A story has been rolling around the internet about how, since 2001, Medicare has spent $240 million — i.e., almost a quarter of a billion dollars — on penile pumps for elderly men who are experiencing erectile dysfunction. The Centers For Medicare and Medicaid Services Local Coverage Determination states that, for Medicare to pay for such a device, the “patient’s medical record must contain sufficient documentation of the patient’s medical condition to substantiate the necessity for the type and quantity of items ordered.”
This is the kind of story that, obviously, can become the subject of jokes and double entendres — but I think the jollity just obscures a deeper, serious question. When the federal government pays for medical care, what is it supposed to be paying for?
Is it simply paying for whatever care is necessary to keep someone alive? Is it paying for a level of health necessary to achieve a certain quality of life? Or, is it obligated to pay for whatever drugs, devices and other forms of treatment that the covered person thinks he or she needs to keep their health as close to 21-year-old perfection as it can possibly be?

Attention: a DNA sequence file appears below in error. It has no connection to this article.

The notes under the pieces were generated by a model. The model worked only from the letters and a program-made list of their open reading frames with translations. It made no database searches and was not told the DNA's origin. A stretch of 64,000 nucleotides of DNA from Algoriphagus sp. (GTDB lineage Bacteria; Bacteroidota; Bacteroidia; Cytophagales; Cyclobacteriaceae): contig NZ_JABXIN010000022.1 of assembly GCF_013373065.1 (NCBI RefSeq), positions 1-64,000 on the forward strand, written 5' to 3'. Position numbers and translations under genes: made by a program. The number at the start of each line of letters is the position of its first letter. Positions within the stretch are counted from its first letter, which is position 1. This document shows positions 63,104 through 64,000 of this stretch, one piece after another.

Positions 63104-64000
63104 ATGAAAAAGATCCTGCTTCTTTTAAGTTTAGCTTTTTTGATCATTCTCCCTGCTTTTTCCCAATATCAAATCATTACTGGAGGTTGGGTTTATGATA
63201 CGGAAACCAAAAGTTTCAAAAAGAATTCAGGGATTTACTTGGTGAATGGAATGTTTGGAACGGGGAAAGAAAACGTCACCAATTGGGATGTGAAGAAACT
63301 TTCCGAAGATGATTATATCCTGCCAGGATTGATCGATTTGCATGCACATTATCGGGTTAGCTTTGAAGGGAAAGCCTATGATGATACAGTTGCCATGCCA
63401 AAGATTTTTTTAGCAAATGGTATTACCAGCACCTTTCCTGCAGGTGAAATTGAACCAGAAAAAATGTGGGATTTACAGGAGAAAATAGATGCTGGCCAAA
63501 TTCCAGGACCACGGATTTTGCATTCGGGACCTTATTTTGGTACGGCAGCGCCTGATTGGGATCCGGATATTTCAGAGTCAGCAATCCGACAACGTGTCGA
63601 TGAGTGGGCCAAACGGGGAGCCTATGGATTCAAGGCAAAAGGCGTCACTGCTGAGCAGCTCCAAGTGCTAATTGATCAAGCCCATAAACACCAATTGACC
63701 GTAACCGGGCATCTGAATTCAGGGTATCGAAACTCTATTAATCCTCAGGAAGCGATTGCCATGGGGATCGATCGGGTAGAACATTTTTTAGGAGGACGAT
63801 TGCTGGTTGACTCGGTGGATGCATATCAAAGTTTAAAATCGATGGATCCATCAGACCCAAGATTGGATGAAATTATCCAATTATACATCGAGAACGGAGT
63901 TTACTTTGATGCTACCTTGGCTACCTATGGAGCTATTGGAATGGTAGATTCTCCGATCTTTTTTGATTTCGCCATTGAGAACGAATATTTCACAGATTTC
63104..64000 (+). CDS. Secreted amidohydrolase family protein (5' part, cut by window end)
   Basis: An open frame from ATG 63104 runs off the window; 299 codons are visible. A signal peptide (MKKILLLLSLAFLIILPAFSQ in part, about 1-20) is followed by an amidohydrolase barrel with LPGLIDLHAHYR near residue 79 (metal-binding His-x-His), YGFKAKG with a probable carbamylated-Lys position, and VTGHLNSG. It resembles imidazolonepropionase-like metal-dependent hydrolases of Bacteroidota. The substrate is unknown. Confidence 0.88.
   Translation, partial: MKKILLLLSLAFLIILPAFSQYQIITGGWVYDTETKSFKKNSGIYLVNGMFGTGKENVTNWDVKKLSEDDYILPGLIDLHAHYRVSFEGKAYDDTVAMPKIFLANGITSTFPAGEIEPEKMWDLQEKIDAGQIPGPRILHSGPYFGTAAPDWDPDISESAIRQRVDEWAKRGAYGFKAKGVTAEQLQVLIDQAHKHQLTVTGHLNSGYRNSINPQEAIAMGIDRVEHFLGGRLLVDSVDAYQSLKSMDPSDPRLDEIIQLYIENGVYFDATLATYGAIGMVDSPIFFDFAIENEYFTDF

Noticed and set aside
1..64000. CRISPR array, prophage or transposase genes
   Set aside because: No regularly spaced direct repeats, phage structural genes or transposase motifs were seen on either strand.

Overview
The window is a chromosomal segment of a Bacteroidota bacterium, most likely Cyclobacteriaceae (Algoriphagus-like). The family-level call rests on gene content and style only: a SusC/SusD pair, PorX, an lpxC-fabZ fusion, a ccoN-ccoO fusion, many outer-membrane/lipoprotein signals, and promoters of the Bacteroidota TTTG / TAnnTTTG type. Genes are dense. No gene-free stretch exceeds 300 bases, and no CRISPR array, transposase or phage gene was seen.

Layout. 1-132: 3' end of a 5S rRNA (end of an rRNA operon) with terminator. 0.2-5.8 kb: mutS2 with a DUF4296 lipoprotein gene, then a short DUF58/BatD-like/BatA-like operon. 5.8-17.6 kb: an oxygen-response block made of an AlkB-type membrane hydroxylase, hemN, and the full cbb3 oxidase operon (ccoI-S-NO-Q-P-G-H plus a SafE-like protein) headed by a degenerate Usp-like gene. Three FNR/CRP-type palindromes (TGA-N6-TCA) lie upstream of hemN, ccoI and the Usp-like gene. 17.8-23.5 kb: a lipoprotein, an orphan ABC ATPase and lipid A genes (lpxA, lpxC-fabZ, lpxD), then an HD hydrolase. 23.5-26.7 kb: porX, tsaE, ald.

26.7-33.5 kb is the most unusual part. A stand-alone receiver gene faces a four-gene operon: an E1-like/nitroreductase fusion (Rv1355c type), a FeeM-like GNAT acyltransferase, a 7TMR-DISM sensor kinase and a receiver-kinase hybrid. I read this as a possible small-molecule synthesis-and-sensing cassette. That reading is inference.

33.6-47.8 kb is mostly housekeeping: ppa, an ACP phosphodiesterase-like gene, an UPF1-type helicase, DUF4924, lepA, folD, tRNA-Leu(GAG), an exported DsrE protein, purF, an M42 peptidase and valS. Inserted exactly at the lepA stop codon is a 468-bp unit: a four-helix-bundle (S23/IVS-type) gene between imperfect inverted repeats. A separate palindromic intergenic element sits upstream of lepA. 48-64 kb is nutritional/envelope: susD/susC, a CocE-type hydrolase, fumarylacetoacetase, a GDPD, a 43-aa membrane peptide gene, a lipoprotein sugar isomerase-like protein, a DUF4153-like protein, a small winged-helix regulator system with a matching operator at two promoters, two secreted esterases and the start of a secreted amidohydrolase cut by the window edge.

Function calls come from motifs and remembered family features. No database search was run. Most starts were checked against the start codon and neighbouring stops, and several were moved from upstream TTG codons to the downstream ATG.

If it is the first option, then we are going to spend a lot less — but some governmental agency is going to be making some brutal baseline decisions. If it is the second option, then bureaucrats are going to be making uncomfortable judgments about what constitutes a “reasonable” quality of life. And if it is the third option, our debt-ridden nation is going to be spending millions of dollars on things like penile pumps for aging men who think their bedroom performance level should be as close as possible to what it was when they were horny 20-year-olds.
The comical penile pump spending story, therefore, is worth pondering as an example of the kinds of questions that are raised when the federal government becomes a primary payer for health care. I’m not quite sure where I come out on the three options described above — but I do think it is ludicrous that the federal government has spent nearly $250 million on penile pumps in the last decade.